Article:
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This is an older tutorial, that I made once as a 'quick-shot' one, and posted in a discussion thread on MAIL. Now it's added here. It shows seamless joining of one chain into a ring, but can also be used to join two segments. I can not even remember the ring data I used there, but it was a massive chain, made from thick-wire Copper links, probably around 6 to 8AWG and roughly half an inch inner diameter. But it doesn't matter anyway, as at the moment you want to join JPL, you have already found a working ring size...
First, weave, until the last ring of the to be joined JPL chain has the same orientation as the first one. If you have two chain segments, simply orient them in a way, that the last ring of chain one, and the first one of the second chain segment have the same orientation AND layering scheme.
Then layer that last ring atop the first one, to continue the pattern.
Add the first connector ring; note that it has to be opened relatively wide to be able to set it at all; finally close it.
Setting the second (=final) connector ring is a straightforward affair, if you rotate the chain by 120 degrees, as you are used to when weaving the chain; and just follow the layering schematics - I show two slightly different images of this for clarification. Again, this connector ring has to be opened relatively wide. If you weave a tight JPL near the lower AR limit, you might be forced to close it halfways while setting to be able to continue fitting it in.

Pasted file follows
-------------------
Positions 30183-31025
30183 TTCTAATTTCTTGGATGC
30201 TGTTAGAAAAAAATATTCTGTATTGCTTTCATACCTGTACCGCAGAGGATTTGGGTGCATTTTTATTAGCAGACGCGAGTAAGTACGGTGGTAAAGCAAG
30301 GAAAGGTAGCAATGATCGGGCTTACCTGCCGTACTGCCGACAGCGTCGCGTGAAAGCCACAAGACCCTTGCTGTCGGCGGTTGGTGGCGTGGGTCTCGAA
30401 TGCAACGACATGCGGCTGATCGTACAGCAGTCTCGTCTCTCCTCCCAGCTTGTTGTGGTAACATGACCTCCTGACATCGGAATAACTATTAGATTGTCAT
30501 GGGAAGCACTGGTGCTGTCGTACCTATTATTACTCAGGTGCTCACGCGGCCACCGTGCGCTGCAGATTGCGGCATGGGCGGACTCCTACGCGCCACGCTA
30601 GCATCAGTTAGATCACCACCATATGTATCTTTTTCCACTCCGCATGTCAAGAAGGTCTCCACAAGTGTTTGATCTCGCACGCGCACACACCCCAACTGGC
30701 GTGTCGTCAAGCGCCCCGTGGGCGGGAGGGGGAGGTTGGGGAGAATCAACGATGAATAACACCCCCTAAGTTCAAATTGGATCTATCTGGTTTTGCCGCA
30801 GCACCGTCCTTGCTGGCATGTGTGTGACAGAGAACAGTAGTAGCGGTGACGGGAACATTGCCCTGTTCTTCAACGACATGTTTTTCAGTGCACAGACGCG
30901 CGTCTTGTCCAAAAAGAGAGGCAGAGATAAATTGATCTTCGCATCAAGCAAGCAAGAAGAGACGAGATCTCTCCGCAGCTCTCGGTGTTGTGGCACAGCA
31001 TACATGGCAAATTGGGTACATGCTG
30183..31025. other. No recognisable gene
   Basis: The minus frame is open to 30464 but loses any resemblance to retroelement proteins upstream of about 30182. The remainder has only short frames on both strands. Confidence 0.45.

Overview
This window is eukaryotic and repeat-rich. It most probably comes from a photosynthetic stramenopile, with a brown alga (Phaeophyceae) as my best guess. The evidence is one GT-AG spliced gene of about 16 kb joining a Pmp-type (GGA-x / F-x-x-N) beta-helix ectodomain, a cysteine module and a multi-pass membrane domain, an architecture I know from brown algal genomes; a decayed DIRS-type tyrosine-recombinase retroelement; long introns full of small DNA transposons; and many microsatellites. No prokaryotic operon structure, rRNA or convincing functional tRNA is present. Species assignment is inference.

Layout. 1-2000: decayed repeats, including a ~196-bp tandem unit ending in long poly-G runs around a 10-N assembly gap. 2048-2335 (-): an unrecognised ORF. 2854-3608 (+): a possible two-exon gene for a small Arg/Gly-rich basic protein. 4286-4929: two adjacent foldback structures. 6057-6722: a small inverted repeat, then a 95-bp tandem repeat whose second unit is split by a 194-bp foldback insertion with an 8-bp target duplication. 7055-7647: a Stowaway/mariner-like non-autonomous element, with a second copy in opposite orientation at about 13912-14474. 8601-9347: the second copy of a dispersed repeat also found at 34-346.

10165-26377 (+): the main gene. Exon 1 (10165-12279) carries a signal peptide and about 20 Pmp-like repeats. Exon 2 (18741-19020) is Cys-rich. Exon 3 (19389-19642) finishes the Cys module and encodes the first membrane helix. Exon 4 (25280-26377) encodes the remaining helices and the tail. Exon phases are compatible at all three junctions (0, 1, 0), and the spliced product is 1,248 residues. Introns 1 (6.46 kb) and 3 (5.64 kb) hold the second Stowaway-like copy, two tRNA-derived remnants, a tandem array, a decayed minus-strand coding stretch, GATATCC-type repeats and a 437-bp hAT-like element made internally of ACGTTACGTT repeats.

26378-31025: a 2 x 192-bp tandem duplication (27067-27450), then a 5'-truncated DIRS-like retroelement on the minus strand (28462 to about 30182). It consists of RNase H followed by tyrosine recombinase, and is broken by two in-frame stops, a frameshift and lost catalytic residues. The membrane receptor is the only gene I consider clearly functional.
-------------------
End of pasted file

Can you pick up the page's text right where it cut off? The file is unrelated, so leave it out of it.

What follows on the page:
Then close that ring - the first image shows it not completely closed - and TADAAA!!! - a joined JPL3.
You can use that method for JPL5 (or higher JPLs) as well. There you need four connector rings (six, eight, or more if you really insist on doing that insane weave variants AND join them), but the method is straightforward and analogous. I must admit, that I never joined a higher JPL than JPL-7, but I know that the method works.
Have fun :)
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